International comedy star, David Strassman's brand new show, iTedE is an uproarious take on our technology-laden lives.
The sharp-tongued Chuck Wood and loveable Ted E. Bare have been thrust into the world of social media, constantly on their iPads and iPhones, not interacting with the real world. With everyone connected to social media and the internet 24/7, will Strassman get them back under control?
Strassman's iTedE introduces an amazing new technology that brings the world's most advanced Puppetronics to the stage. In a world-first feat, Strassman simultaneously operates 5 characters in a hilarious never-before-done, 6-way conversation, using a handheld wireless remote control that sets new standards in ventriloquism.
WOw, OK... I have never seen Strassman live before, so I wasn't too sure what to expect. I mean, we all know that back when he started, there were filters in place to "protect" the television-watching audience from some of the harsher antics of devilish Chuck Wood... but live on stage, in this day and age... wow!
So, the first half of the show is scripted, but also carries a lot of improve... much to the delight of the audience members willing to indulge in some schadenfreude, and at the expense of one senior member of the audience seated in the front row, and another seated a few chairs down from me in the third row. However, it rolled along at a good pace with a lot of "local" humour thrown in too. (No-one wanted to own up to living in Morrinsville, I tell you! Thanks Chuck, you little rascal you.) That took us through an hour, with a momentary teaser as to what technological gimmickry awaited us just before the break for intermission.
The show restarted quite soon - a mere 10 minutes later - and David threw us straight into the full 6-way conversation portion... and what a performance! The only distracting thing was Ted's constant, slow, head-rolling... it was quite disturbing, as it was quite subtle and you really only paid it attention when David walked to the far side of the stage, putting Ted in the corner of your eye... right where it would get noticed by your subconscious. Still, barring that tiny irritation, the show rolled through the gradual introduction of all the characters, and David's explanation of how each represented a facet of his own personality.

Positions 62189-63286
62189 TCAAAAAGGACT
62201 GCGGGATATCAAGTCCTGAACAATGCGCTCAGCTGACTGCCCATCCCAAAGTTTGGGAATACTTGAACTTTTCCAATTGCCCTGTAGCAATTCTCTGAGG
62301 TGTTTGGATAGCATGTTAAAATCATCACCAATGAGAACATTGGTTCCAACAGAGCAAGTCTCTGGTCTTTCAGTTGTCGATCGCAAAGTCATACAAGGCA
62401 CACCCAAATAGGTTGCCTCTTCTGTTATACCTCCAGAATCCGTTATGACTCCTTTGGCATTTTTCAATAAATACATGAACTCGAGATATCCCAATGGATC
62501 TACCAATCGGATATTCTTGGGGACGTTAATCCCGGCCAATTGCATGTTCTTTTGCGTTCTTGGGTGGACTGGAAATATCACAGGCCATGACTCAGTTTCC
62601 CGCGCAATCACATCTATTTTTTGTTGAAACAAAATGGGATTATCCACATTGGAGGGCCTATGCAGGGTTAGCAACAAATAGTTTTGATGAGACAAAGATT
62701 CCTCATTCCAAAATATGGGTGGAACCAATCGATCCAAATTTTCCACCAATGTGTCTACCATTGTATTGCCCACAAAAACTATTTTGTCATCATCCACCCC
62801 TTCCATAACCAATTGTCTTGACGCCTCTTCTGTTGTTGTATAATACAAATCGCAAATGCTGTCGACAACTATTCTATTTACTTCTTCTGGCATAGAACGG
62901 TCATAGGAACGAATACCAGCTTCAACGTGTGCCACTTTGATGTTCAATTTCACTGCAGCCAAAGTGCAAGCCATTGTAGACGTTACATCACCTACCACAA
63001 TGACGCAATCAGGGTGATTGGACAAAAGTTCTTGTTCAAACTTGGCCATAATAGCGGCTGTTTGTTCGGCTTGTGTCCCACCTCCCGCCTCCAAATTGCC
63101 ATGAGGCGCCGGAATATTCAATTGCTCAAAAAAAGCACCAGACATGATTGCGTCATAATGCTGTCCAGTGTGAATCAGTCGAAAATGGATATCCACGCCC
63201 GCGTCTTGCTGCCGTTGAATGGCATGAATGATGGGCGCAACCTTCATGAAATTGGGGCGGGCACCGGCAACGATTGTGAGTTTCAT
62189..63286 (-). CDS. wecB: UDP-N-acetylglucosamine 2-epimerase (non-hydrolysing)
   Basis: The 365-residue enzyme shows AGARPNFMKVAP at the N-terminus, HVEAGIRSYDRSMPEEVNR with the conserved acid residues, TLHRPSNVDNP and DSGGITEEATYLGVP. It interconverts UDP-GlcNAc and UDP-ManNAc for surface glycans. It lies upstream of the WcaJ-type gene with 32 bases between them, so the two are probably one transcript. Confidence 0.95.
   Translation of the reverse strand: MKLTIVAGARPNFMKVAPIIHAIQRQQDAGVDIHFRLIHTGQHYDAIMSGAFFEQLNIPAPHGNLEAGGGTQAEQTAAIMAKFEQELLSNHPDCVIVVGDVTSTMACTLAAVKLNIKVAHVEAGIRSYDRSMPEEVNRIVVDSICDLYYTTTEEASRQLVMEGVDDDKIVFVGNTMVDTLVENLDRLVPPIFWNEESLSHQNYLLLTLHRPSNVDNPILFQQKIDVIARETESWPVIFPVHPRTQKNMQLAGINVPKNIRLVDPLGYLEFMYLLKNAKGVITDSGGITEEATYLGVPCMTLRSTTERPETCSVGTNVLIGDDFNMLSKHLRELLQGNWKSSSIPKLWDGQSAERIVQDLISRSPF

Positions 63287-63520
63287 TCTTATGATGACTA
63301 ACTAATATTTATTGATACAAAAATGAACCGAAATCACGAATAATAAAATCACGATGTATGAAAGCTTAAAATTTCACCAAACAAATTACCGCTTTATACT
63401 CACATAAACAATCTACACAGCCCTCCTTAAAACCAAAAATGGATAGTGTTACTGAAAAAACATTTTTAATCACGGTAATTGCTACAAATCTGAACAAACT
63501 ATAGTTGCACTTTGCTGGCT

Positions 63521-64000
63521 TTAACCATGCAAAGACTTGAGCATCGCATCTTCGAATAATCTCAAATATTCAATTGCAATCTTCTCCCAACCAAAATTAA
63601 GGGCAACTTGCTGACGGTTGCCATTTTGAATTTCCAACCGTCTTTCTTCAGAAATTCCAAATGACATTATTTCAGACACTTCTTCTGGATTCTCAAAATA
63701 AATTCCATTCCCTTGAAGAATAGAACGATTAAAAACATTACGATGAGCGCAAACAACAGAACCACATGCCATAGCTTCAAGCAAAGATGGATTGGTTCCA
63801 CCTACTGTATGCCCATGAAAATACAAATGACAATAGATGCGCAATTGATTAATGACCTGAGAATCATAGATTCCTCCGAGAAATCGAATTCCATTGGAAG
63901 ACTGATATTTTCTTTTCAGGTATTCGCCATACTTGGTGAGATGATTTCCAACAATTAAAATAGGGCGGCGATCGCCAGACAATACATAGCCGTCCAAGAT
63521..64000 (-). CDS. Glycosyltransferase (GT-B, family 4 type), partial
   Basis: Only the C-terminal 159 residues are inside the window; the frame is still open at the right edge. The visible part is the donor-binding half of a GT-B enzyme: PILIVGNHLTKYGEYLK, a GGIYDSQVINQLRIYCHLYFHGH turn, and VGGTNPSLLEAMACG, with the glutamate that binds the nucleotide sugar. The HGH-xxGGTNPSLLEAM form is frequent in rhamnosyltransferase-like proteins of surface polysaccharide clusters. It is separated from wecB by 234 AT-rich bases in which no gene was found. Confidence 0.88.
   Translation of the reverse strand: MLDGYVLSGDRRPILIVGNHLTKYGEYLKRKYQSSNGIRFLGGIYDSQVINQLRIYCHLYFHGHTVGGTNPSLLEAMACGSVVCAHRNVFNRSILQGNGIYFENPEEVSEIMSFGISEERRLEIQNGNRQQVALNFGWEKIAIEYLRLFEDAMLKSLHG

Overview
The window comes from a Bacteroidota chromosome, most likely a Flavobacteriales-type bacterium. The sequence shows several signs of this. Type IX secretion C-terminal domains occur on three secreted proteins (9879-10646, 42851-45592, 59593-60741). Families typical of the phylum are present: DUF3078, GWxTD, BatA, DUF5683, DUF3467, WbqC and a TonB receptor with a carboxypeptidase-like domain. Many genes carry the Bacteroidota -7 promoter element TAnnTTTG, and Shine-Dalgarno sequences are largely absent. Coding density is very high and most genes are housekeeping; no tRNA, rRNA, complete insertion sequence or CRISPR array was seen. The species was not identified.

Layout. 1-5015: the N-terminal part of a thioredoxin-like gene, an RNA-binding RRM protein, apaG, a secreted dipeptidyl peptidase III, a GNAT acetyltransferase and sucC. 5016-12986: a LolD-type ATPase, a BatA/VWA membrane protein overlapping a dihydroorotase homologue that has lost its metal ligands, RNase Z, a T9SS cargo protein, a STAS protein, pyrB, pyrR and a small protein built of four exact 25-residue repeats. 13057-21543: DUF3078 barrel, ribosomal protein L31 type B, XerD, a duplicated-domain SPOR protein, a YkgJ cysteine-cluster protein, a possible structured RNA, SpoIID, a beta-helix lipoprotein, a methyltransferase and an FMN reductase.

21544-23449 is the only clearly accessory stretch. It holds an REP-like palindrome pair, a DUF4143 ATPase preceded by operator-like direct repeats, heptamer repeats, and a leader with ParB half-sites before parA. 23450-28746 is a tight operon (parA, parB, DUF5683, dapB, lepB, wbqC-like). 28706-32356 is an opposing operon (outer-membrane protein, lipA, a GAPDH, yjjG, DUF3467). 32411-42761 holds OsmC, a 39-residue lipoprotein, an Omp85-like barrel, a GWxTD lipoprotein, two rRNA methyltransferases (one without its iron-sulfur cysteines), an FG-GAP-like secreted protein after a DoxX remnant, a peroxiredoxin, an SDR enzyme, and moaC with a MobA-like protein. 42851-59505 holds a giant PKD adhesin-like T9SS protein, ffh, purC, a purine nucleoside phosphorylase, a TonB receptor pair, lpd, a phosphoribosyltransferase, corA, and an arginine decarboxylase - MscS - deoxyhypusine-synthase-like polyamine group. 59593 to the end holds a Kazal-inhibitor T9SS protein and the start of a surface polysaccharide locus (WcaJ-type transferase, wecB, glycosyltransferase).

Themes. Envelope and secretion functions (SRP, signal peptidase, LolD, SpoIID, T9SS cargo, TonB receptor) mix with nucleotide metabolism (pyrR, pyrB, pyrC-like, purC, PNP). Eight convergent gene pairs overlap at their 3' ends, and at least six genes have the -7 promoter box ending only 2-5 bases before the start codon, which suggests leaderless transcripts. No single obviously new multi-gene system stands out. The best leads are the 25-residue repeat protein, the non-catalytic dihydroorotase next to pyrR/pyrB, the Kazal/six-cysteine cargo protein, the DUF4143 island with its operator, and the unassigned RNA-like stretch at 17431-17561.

David quite calmly and adroitly walked us right through "the fourth wall" - admitting to the various puppets - Chuck and Ted in particular - that this was a show, they were just physical focii for aspects of his own psyche, and that this was a stage performance, not reality... and also explaining how he feared that technology was reducing our ability to use our imaginations and suspend our disbelief in the face of "modern miracles" and CGI making the fake look ever more real every day.
Afterwards, I can really only wrap my head around the show-entire if I see it as a scripted existential crisis - it was quite solidly focussed - particularly in the second half - on David's own fears for the future of his artform, and how he worries that he won't be able to maintain a coping pace with the ever-accelerating virtual world. Repeated references to "paying Dave's wages" by various characters highlighted a certain concern that live stage shows are no longer "good lifestyle" careers, and are become less and less appealing to the masses, who can see it all "on demand" or via YouTube.
Overall, this was still a very funny show in places, a little disturbing (in a thought-provoking way) in others, and certainly a hell of a night out experience. You may walk out wondering why you bothered, but give it some thought and look at the questions it raised, and you may find it was a lot 'deeper' than you first thought. I know I did... and I'm glad of it.
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